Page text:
There's been a lot of news about robots lately, so I thought I'd take the opportunity to synthesize what's going on in this field and offer a bit of speculation about where robotics is headed.
First: From Neurodudes comes news of an artificial robotic limb that not only responds to nerve impulses but also has the potential to give feedback to its human host -- as if she was sensing her environment with her own hands. Is this the first cyborg? What's next -- direct mind control of machines?
Actually, a company is working on just such an interface -- a video game controller that works by monitoring brain activity. This isn't just a lab experiment, either, but a device intended to be marketed to mainstream users. This device reminds me of some of the research I read about in Malcolm Gladwell's Blink, where he discussed using similar helmets to help kids with ADHD control their impulses. The controllers Gladwell described, however, operated on only one dimension, while with this new controller, people have been able to perform as many as three simultaneous activities.
Meanwhile, while we're getting better at linking humans to robots, we're also developing robots that are better at controlling themselves:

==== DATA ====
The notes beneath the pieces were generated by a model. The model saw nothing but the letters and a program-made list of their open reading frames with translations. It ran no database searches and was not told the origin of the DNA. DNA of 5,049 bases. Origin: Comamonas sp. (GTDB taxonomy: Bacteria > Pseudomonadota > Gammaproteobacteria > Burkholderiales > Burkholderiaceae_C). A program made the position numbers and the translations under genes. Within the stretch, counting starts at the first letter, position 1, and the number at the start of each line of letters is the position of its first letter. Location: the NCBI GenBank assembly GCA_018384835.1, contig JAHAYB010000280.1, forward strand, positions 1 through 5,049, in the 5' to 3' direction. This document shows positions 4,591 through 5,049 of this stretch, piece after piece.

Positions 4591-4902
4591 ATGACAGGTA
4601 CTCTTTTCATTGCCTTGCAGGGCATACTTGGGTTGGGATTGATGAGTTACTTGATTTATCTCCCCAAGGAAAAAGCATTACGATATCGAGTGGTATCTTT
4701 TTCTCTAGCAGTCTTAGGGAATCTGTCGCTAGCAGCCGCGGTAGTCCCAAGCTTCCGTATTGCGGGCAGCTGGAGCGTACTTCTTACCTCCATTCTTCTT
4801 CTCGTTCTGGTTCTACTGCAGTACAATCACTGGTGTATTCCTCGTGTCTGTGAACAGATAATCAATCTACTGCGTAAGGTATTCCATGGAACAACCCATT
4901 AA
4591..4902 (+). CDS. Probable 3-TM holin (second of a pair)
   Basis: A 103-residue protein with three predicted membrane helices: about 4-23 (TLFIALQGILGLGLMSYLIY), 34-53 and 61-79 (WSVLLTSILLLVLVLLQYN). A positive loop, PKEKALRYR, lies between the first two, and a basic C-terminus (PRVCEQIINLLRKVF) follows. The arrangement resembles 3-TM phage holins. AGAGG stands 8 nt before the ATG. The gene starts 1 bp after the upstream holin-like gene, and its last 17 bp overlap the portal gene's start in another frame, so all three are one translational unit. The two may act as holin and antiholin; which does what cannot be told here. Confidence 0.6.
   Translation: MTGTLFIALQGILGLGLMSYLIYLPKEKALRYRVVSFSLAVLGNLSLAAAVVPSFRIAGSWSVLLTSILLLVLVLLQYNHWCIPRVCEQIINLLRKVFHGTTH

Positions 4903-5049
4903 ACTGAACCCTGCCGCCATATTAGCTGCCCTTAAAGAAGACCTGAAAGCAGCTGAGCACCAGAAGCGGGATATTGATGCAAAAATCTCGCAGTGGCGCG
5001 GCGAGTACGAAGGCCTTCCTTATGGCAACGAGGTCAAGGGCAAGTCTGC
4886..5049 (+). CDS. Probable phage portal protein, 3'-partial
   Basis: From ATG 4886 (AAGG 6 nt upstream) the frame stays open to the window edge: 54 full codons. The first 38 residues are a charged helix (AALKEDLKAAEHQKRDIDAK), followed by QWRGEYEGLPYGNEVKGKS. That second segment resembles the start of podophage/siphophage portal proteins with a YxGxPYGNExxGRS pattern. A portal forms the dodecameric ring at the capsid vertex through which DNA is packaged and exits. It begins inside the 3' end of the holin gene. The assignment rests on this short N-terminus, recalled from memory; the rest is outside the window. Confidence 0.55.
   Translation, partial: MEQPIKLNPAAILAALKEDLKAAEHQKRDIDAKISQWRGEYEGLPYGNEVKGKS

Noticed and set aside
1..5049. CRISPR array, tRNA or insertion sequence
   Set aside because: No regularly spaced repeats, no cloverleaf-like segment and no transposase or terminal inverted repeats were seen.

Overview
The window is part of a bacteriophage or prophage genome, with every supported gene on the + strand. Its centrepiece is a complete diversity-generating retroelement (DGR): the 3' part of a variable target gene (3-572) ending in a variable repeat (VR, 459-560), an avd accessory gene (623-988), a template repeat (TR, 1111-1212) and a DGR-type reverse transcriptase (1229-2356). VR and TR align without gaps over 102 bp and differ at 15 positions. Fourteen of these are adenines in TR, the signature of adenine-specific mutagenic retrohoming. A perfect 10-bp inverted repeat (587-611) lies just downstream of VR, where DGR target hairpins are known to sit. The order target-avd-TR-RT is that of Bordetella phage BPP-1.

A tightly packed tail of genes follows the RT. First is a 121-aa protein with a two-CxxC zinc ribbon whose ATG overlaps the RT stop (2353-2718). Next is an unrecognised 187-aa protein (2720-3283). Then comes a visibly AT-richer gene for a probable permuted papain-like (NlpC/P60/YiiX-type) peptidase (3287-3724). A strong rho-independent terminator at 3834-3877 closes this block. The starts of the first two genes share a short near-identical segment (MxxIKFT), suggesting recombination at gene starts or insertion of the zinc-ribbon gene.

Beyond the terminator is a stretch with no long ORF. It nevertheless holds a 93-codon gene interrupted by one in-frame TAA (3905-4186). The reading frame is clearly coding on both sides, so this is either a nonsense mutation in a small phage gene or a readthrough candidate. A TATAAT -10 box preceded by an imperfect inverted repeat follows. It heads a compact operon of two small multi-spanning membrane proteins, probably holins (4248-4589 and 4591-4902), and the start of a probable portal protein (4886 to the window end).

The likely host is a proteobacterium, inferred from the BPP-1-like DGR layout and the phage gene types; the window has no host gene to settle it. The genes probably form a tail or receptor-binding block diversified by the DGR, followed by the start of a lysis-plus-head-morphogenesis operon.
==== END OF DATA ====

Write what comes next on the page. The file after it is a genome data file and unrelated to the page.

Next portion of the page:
While this robot may at first look like it's loaded up on a little too much synthetic schnapps, it's actually learning how to walk. You'll notice in the video that another robot can't push it over -- something that would be much easier with a traditional bipedal robot. Neurodudes has much more on this robot's remarkable abilities.
It's pretty clear from each of these examples that as robots develop, we're not only going to have to improve our technology, we'll also need to improve our ethical understanding of robots. If robots have the ability to learn, then what's to stop them from "learning" to destroy property, or even to kill humans? South Korea has taken the first steps toward building an ethical code for robots. Ultimately, the question for robots boils down to this: who's responsible for the robot's behavior when it's acting autonomously? The builder? The owner? The robot itself? I think ultimately the answer will be much more complex than the famous laws of robots set forth in Asimov's I, Robot. I'm still hopeful that this is a solvable problem: as computers become more sophisticated, it won't be difficult to implant such a code in every robot, no matter how complex it becomes.